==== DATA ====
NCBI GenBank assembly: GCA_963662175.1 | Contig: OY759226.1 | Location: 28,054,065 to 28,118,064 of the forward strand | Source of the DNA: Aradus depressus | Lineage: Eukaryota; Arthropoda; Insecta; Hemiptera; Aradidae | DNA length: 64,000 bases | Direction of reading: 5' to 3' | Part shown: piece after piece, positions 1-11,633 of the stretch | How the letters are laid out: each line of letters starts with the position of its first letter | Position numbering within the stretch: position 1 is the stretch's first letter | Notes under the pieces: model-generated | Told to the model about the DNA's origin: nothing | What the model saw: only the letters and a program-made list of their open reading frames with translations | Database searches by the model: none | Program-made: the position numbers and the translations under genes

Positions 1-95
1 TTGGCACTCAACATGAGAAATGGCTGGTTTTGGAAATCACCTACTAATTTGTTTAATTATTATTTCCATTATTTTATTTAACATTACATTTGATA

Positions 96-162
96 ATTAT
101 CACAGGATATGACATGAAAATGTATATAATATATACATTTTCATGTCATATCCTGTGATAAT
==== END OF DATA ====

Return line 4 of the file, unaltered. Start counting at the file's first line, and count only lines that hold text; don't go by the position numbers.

Positions 96-162